Feline Blood Transfusions: Updates in Compatibility Testing and Administration Practices
Clinical Science Department, Université de Montréal, St-Hyacinthe, QC, Canada
In cats, blood loss anemia and erythropoiesis deficiency are the main indications of transfusion.1 Recent discoveries and technological advancements will be discussed, as well as practical recommendations.
Red Blood Cell Antigens and Blood Groups in the Cat
Cat AB Blood Group System
The AB blood group system is the predominant blood group system in cats. Three phenotypes occur: type A, type B, and type AB. Approximately one-third of type A cats have alloantibodies in their plasma capable of weak macroscopic agglutination of type-B RBC. Of major clinical significance is the fact that all type B cats have strong anti-A naturally occurring alloantibodies. Type AB cats do not possess alloantibodies against either A or B antigens.
The blood group antigens A and B are inherited as simple autosomal Mendelian traits with A being dominant to B. In spite of extensive breeding experiments and pedigree analysis, the mode of inheritance of the AB phenotype remains unclear due to apparently different inheritance patterns in different breeds.2 The ab allele, causing blood type AB, was found to be separately inherited, being (co)-dominant to b and recessive to the A allele.3Thus, all type B cats are homozygous for the b allele (genotype b/b), type A cats can be either homozygous (genotype A/A) or heterozygous (genotype A/b or A/ab), and the rare type AB cats can either be homozygous (genotype ab/ab) or heterozygous (genotype ab/b).
Incidence of the Antigens
The percentage distribution of types A and B in domestic cats can vary markedly with geographic location worldwide. Type B domestic cats are uncommon in some countries like the United States and Switzerland; however, in other countries such as Australia, Greece and Turkey, their prevalence can reach up to 36% of the non-pedigree feline population. Similarly, the variation per breed is significant. For instance, the incidence of type B in the United States ranges from 0% up to 60% among different purebred cats.
To this day, type B has not been documented in Siamese cats worldwide. In opposite, breeds such as Turkish Van and Angora cats are reported to have a prevalence of type B cats of 60% and 46.4%, respectively.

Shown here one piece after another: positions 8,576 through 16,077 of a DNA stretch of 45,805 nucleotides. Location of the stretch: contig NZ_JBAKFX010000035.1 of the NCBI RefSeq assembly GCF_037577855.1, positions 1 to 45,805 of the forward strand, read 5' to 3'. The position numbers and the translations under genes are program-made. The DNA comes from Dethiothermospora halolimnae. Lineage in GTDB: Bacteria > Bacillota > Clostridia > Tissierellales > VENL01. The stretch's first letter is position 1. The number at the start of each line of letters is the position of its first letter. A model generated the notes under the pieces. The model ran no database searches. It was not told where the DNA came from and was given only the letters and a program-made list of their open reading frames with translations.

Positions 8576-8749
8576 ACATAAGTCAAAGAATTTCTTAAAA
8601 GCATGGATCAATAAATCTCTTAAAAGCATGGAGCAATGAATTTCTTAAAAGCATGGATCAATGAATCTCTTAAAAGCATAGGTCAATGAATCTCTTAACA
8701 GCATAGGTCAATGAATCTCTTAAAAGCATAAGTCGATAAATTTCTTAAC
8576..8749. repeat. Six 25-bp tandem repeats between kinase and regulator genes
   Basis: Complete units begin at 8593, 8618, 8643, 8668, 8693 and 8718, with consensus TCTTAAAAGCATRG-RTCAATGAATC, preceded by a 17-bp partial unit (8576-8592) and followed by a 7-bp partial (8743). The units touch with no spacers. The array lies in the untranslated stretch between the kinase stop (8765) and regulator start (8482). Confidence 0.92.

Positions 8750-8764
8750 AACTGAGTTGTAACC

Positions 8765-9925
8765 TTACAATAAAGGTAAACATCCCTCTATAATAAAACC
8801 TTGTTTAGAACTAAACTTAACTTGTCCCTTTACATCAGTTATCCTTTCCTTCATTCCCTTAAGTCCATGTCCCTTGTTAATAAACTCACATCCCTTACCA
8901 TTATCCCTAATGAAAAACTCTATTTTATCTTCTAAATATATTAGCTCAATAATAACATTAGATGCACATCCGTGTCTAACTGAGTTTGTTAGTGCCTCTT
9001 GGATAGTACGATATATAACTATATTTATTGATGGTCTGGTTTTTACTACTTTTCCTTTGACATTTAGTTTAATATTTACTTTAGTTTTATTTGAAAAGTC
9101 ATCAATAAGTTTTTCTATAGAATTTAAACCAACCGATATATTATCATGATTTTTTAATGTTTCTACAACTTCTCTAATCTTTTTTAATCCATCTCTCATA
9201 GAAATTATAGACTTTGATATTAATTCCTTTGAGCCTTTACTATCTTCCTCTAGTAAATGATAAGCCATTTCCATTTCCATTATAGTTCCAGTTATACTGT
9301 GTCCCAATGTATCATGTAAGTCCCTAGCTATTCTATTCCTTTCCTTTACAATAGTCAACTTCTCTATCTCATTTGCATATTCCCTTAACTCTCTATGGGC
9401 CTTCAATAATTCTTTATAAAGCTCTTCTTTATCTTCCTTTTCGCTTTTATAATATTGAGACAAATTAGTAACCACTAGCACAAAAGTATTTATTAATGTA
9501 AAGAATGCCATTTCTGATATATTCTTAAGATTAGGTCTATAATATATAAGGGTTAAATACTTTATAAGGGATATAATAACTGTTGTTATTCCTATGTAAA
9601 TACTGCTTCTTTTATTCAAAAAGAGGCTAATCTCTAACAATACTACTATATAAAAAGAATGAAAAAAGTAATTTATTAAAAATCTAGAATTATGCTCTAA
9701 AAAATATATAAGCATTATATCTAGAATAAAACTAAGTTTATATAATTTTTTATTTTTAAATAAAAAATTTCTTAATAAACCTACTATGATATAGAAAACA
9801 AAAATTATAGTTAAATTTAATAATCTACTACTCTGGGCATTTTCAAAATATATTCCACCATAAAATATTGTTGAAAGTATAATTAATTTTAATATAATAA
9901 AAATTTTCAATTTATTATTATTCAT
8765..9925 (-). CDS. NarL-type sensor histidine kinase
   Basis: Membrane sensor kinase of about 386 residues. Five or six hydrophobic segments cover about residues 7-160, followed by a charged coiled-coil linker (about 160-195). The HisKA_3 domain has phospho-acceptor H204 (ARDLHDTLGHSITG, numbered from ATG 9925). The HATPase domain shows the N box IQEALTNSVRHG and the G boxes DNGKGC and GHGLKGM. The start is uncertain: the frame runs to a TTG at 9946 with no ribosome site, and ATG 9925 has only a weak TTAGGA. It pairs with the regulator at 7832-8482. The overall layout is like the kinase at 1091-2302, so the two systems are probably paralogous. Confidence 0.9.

Type AB is exceedingly rare and only found in breeds in which type B is detected.2 In a survey of cats in the United States and Canada, 13 of 9,239 cats (0.14%) were type AB.2 Similarly, only 7 of 1895 cats (0.4%) were type AB in a survey conducted in Australia. Type AB has, however, been reported more frequently in certain random bred populations, such as in specific surveys from Israel (14.5%), in Japan (9.7%), in Portugal (6.3%) and in England (8.5%). Compared to all other cat breeds, Ragdolls are commonly type AB (frequency in Italy: 18–24%).
Molecular Characterization of the Antigens
The A and B blood types of cats are caused by differences in the neuraminic acid residues present on a ceramide dihexose backbone on the RBC membrane. Type A RBCs have mainly N-glycolylneuraminic acid (NeuGc), while N-acetylneuraminic acid (NeuAc) is the determinant of the B antigen. The lectin from Triticum vulgaris (wheat) will bind selectively with NeuAc and can be used to identify RBC expressing the type B antigen. Type AB cats have both NeuAc and NeuGc present on the RBCs in similar quantities, each at approximately 50% normal expression levels.
Cytidine monophospho-N-acetylneuraminic acid hydroxylase (CMAH) is the enzyme that catalyzes the conversion of NeuAc (type B antigen) to NeuGc (type A antigen).The discovery of polymorphisms in CMAH ascribed to type B has allowed the development of commercially tests to identify the AA, Ab and bb genotypes. However, the assays have the significant limitation of not being able to differentiate between type A and type AB cats.4 In addition, many examples of phenotype-genotype discordances for cats with type B and AB blood have been reported.5 More recently, novel variants in CMAH have been identified in Ragdolls and other breeds, and represent a promising diagnostic scheme to genotype all cats (i.e., differentiating type A, type B and type AB).3,5
The Mik Antigen
Based on the presence of a naturally occurring alloantibody, the Mik blood group system was described in 2007.6 The clinical relevance of anti-Mik alloantibodies was documented after an acute hemolytic transfusion reaction following inadvertent transfusion of Mik-positive blood to a thereafter confirmed Mik-negative cat upon its first blood transfusion.6 Unfortunately, anti-Mik antibodies are no longer available.
Feline Blood Collection
Blood Donor Selection and Blood Collection